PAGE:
The Girl Scouts will sell lip balm at Claire’s and Wal-Mart in the flavors of the group’s famous cookies. I approve whole-heartedly. (Jezebel)
The Simpsonswill air a “food celebrity bonanza” episode Nov. 13 featuring animated versions of at least 10 celebrity chefs. The show centers around Marge becoming a food blogger. So is my life now imitating art, or is art imitating life? (Eater National)
Parents, please don’t mail these lollipops that some kid with chicken pox has already licked. I get that some parents are trying to infect their kids with chicken pox through these lollipops to avoid vaccinations, but this is illegal — and gross. (Associated Press)
As an AmeriCorps VISTA, I earned a “modest living allowance” while I completed my term of service.
Translate that as you wish.
I was recently hired by the organization where I served as a VISTA for the past year. But the new habits I developed to save money have become a permanent part of my life, even though I make a slightly higher income.
I started this blog as a way to explore how to spend money on good food when I didn’t have much in my wallet. I’ve learned a lot and had fun doing so. But a few food lessons stick out.
There is a huge difference between a need and a want. I need food. That’s a given. But do I need to spend $20 on an entree? Do I need name-brand shredded cheese? Do I need a new slow cooker? Not necessarily. I learned be more thoughtful and strategic in identifying my needs versus my wants and to find an appropriate balance.
Buy more basic ingredients. A stocked pantry full of basics and motivation to cook have helped me survive between visits to the grocery store. For example, I wanted some cornbread to go with some beans I had bubbling in the Crock Pot, but I didn’t have any cornbread mix. I did, however, have a carton of cornmeal, milk, flour, an egg and the Internet. Twenty minutes later, homemade cornbread muffins without having to go out of my wallet. My new favorite staple? Oatmeal.
Cut back on the packaged food. It’s tempting to buy bags of potato chips, granola bars and individual applesauce cups. But convenience items like these get expensive.
Eat more produce. It’s cheap. It’s good for you. Nothing to dislike here. And trips to the farmers’ market are fun.
Cook more. I learned to cook seven years ago when I had my first internship and discovered how expensive eating out is. I revisited my beloved cookbooks (along with plenty of food blogs) and went back to the kitchen to save money.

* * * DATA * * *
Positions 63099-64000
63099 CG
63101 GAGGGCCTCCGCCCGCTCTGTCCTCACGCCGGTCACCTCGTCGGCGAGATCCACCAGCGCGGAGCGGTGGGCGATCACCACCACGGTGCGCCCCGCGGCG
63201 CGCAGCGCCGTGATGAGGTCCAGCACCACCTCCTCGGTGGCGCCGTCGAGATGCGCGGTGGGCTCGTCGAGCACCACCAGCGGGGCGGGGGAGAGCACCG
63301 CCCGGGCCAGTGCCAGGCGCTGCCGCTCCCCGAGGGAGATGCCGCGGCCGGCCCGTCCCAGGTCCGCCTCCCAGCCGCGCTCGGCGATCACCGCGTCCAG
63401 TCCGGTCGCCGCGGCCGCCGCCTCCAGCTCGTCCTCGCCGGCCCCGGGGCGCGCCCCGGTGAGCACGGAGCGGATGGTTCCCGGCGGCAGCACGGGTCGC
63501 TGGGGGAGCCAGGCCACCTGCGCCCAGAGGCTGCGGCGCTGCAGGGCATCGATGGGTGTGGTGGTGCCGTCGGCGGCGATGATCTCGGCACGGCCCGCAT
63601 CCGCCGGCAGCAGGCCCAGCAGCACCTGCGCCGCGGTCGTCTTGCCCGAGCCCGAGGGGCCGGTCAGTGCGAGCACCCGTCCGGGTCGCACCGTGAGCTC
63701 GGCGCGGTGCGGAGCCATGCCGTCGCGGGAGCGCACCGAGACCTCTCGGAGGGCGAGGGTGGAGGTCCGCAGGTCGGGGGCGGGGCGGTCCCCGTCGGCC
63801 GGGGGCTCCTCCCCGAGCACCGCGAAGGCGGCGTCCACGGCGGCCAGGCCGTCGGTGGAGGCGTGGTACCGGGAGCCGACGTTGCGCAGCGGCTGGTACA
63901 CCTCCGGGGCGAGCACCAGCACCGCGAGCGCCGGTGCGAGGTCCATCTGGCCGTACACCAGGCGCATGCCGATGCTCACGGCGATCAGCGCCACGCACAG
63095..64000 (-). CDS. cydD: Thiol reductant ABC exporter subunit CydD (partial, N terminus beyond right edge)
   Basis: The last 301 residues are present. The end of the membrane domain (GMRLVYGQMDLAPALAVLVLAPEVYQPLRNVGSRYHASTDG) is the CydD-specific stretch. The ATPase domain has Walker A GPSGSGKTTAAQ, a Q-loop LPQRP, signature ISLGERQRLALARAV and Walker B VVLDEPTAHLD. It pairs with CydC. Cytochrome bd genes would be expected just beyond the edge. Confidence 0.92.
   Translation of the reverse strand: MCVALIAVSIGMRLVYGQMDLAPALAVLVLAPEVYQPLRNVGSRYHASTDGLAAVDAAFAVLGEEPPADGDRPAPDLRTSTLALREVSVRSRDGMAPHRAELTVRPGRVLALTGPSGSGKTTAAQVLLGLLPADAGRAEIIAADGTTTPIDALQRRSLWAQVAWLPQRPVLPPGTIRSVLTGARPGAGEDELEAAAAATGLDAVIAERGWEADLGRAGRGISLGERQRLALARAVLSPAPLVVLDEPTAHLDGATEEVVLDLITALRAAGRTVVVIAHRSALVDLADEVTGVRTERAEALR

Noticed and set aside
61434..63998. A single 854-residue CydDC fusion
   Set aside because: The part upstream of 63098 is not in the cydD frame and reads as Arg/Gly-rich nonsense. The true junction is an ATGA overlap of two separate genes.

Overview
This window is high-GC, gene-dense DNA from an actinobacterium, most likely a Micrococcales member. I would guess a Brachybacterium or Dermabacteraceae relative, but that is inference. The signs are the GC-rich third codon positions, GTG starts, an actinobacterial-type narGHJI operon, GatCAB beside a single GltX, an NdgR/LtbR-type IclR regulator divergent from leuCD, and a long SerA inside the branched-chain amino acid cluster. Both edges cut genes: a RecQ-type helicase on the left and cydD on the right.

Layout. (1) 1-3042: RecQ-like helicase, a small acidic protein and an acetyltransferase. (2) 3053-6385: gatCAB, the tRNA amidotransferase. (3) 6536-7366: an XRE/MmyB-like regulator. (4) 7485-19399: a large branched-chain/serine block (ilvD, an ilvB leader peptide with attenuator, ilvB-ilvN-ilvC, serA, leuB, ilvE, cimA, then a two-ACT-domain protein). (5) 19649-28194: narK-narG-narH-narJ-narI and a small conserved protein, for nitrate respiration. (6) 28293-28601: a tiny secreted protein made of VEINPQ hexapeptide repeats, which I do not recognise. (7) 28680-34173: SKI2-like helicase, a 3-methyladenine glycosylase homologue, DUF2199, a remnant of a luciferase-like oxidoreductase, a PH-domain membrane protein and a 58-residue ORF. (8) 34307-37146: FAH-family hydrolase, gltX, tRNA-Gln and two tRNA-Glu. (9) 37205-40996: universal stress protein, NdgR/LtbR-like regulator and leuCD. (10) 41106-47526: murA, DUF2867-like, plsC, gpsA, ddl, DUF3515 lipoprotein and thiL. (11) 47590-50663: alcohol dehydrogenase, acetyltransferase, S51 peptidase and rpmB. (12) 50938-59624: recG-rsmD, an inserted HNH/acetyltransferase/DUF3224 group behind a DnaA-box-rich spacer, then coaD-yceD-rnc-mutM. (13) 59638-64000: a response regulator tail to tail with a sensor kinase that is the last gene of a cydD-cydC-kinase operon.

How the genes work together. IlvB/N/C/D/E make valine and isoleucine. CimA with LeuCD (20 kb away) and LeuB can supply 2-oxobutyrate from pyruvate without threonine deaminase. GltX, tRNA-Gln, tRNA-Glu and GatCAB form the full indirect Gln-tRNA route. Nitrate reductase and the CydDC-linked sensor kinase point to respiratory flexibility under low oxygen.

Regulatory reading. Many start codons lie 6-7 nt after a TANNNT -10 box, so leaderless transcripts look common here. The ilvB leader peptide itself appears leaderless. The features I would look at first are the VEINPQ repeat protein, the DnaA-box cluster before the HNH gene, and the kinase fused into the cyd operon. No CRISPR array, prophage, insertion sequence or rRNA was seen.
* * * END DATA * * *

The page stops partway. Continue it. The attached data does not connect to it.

Shop around. I read Sunday ads religiously to find the best deals around town. If Aldi doesn’t have something at the right price, there’s Kroger. Or Walmart. Or ValuMarket. Be willing to be patient when shopping to find the best deals.
Seems like there’s a lot of drama going around about a Trader Joe’s coming to Louisville. Business First of Louisville cites anonymous sources who say the specialty grocery store chain will make a home in the Shelbyville Road Plaza in St. Matthews. The Courier-Journal says Trader Joe’s is indeed “eyeing” Louisville for a new location. But wait, now the Courier-Journal blog Derby City Cents says it’s not going to happen – at least for two years. Yikes. Chris Otts from the C-J says that the latest on Trader Joe’s is that the store is interested in Louisville; the Derby City Cents post was an older entry. Sorry for the mix up.
Kraft has invented a vending machine that scans and analyzes your face to determine what you want to eat, according to Gawker. I can’t decide if this is awesome or creepy.
Wal-Mart will lower the amount of unhealthy salts, fats and sugars in its Great Value-brand packaged foods, according to an article in the New York Times. From the article:
The initiative came out of discussions the company has been having with Michelle Obama, the first lady … Aides say it is the first time Mrs. Obama has thrown her support behind the work of a single company.
Hillbilly Tea, a previous $10 Challenge site, hosts a knitting group on Sunday nights. Check out Consuming Louisville for more information. The restaurant has wonderful food, and the addition of knitting makes the place even better.